The Latest on Syria's civil war and peace talks in Geneva (all times local):

3:45 p.m.

The International Commission for the Red Cross says that together with the U.N. it is delivering its largest ever humanitarian aid convoy, destined for an opposition-held town under siege in central Syria.

ICRC spokesman Pawel Krzysiek says Thursday's aid convoy is the first to reach the town of Rastan in over a year. Krzysiek says the population of Rastan, which is in Homs province, has doubled because of the influx of people fleeing nearby fighting.

He says the convoy is made up of 65 trucks containing food, medicine and medical equipment, electricity generators and water treatment materials.

The two-month-old cease-fire, now in jeopardy, was intended in part to improve access to besieged areas of Syria. The U.N.'s humanitarian office said earlier this month that 21 percent of the nearly half million people in besieged areas of Syria were reached in March, down from 25 percent in February.

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3:00 p.m.

Russian foreign ministry spokeswoman Maria Zakharova says the suspended participation of the Syrian opposition in the Geneva talks could lead to "a return of total armed conflict"

Zakharova said on Thursday that "we have a situation where terrorists are desperately trying to disrupt the political process," referring to the Syrian opposition's High Negotiations Committee, which said Monday it was halting its involvement in talks.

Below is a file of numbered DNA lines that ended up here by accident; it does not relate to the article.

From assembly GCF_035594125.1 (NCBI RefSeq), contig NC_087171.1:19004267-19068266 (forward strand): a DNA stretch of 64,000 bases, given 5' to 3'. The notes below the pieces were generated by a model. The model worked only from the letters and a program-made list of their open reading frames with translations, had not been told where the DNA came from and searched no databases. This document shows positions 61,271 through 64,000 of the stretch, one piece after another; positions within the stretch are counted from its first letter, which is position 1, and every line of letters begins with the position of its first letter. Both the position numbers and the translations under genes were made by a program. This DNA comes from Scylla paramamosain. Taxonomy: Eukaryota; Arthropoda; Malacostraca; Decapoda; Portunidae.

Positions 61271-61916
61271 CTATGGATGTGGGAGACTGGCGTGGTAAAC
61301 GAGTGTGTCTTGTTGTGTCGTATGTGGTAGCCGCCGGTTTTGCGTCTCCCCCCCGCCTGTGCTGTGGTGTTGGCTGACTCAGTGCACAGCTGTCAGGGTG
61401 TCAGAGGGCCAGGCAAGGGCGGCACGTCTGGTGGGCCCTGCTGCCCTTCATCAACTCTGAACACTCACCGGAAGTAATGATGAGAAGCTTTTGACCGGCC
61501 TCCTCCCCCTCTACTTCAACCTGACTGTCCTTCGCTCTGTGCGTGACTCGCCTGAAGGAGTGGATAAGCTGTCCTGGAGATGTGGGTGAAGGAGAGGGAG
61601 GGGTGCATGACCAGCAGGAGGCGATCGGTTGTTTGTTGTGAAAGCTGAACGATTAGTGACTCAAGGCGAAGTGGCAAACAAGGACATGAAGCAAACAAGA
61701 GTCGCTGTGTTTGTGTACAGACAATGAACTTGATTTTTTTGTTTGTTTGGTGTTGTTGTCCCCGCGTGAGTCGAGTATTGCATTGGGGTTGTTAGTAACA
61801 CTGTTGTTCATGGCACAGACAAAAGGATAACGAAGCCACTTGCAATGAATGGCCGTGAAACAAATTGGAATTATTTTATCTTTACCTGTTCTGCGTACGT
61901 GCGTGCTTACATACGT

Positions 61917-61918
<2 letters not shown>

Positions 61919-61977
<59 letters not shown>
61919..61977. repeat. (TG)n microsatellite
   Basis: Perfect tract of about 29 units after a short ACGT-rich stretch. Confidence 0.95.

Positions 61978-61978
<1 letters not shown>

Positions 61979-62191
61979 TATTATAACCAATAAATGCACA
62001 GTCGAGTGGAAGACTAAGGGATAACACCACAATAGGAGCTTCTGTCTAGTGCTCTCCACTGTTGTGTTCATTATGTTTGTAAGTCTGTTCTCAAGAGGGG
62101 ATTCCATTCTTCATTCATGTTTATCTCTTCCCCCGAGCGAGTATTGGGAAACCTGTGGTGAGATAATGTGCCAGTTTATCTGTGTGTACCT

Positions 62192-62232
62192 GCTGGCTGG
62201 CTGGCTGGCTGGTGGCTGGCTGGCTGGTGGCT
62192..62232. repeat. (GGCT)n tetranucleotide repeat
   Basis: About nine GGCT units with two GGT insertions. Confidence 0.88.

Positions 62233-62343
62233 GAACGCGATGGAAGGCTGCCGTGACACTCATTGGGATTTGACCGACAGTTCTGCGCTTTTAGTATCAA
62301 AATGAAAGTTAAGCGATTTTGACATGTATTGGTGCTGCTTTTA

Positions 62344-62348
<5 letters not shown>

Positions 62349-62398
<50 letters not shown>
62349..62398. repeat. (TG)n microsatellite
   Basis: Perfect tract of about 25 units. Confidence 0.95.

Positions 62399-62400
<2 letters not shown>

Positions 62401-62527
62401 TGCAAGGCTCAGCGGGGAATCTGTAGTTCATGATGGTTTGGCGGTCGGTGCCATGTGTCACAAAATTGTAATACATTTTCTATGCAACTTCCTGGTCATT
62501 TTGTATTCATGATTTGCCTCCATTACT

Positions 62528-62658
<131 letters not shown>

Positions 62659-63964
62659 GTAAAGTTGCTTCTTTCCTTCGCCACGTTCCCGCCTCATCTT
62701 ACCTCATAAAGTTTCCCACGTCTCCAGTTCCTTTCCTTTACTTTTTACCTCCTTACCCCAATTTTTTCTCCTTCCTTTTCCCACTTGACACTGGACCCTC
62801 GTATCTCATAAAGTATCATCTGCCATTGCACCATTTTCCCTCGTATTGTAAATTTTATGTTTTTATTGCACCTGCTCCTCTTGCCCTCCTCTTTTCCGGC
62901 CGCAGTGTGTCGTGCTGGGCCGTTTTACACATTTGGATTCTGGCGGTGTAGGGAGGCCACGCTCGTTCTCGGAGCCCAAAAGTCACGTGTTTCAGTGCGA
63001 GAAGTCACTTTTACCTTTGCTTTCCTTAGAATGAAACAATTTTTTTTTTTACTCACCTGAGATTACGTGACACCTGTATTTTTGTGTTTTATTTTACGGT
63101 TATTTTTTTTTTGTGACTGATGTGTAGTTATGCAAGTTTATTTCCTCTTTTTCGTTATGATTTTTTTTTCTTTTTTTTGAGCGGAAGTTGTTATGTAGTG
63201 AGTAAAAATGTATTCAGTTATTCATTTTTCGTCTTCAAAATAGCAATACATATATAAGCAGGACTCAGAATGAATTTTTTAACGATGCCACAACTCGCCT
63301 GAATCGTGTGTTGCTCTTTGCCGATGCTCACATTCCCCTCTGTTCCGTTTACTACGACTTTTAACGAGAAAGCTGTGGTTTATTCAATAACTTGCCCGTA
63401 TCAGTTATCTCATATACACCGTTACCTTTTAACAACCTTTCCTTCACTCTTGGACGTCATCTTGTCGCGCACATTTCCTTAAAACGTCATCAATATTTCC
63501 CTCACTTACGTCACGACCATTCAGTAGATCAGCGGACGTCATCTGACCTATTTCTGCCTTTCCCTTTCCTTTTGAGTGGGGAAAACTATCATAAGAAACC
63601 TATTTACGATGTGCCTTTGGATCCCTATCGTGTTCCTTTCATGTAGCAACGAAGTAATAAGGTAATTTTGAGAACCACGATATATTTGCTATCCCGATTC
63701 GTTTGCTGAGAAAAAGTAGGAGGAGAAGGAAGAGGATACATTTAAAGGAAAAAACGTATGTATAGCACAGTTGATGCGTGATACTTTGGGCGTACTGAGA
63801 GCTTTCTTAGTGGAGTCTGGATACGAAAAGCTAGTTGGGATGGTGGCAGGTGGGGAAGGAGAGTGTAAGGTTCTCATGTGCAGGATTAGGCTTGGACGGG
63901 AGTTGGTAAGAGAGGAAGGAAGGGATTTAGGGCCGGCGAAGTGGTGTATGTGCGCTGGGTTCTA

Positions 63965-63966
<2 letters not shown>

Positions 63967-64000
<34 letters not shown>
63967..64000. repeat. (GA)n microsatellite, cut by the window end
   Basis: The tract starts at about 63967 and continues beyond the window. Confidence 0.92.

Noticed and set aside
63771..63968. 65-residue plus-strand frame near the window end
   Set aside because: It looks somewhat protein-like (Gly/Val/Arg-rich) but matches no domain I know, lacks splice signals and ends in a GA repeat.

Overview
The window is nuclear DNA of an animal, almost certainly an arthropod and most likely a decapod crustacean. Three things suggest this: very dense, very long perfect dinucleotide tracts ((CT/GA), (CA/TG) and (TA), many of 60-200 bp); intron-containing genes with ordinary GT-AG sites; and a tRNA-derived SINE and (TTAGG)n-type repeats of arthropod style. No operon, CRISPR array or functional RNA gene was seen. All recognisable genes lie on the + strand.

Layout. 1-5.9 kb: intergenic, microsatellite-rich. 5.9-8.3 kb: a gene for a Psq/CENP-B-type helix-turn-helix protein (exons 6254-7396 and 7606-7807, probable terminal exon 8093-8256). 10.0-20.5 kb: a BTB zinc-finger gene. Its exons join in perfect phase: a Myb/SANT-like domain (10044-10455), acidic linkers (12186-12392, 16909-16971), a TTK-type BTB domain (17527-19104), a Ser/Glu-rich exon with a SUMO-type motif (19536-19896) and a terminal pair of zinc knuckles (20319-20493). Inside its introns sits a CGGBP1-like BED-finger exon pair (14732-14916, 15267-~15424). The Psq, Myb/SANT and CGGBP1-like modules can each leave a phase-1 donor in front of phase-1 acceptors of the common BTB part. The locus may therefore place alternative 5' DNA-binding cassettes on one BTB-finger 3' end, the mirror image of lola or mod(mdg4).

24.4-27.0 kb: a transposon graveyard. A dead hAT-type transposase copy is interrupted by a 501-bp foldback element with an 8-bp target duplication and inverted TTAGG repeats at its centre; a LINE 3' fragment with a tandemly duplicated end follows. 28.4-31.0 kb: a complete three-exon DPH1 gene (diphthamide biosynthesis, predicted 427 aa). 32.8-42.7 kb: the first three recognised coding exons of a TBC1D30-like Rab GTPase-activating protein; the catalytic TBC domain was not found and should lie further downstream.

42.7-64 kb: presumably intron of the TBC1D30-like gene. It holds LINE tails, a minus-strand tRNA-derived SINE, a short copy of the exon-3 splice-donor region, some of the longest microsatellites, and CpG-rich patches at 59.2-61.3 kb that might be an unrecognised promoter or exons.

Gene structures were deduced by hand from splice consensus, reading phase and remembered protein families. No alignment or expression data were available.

Speaking at a press briefing in Moscow, Zakharova said the armed standoff in Syria is growing, especially to the north and south of Aleppo, though the U.S.- Russia brokered cease-fire agreement is generally holding in most parts of the country.

The spokeswoman blames Turkey for continuing to destabilize Syria by colluding with extremist groups

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1:30 p.m.

NATO Secretary-General Jens Stoltenberg says Syria's fragile cease-fire remains best the hope for ending the conflict.

Speaking in the Turkish capital, Ankara, he said the cease-fire was "under strain" but remains the "best basis for a negotiated, peaceful solution to the crisis."

Stoltenberg noted that Russia has maintained a "considerable military presence" in support of the Syrian government despite announcing a partial withdrawal.

A February cease-fire agreement between President Bashar Assad's government and rebel fighters, which excluded extremist factions like the Islamic State group, greatly reduced violence in Syria but has all but collapsed in the north of the country amid faltering peace talks in Geneva.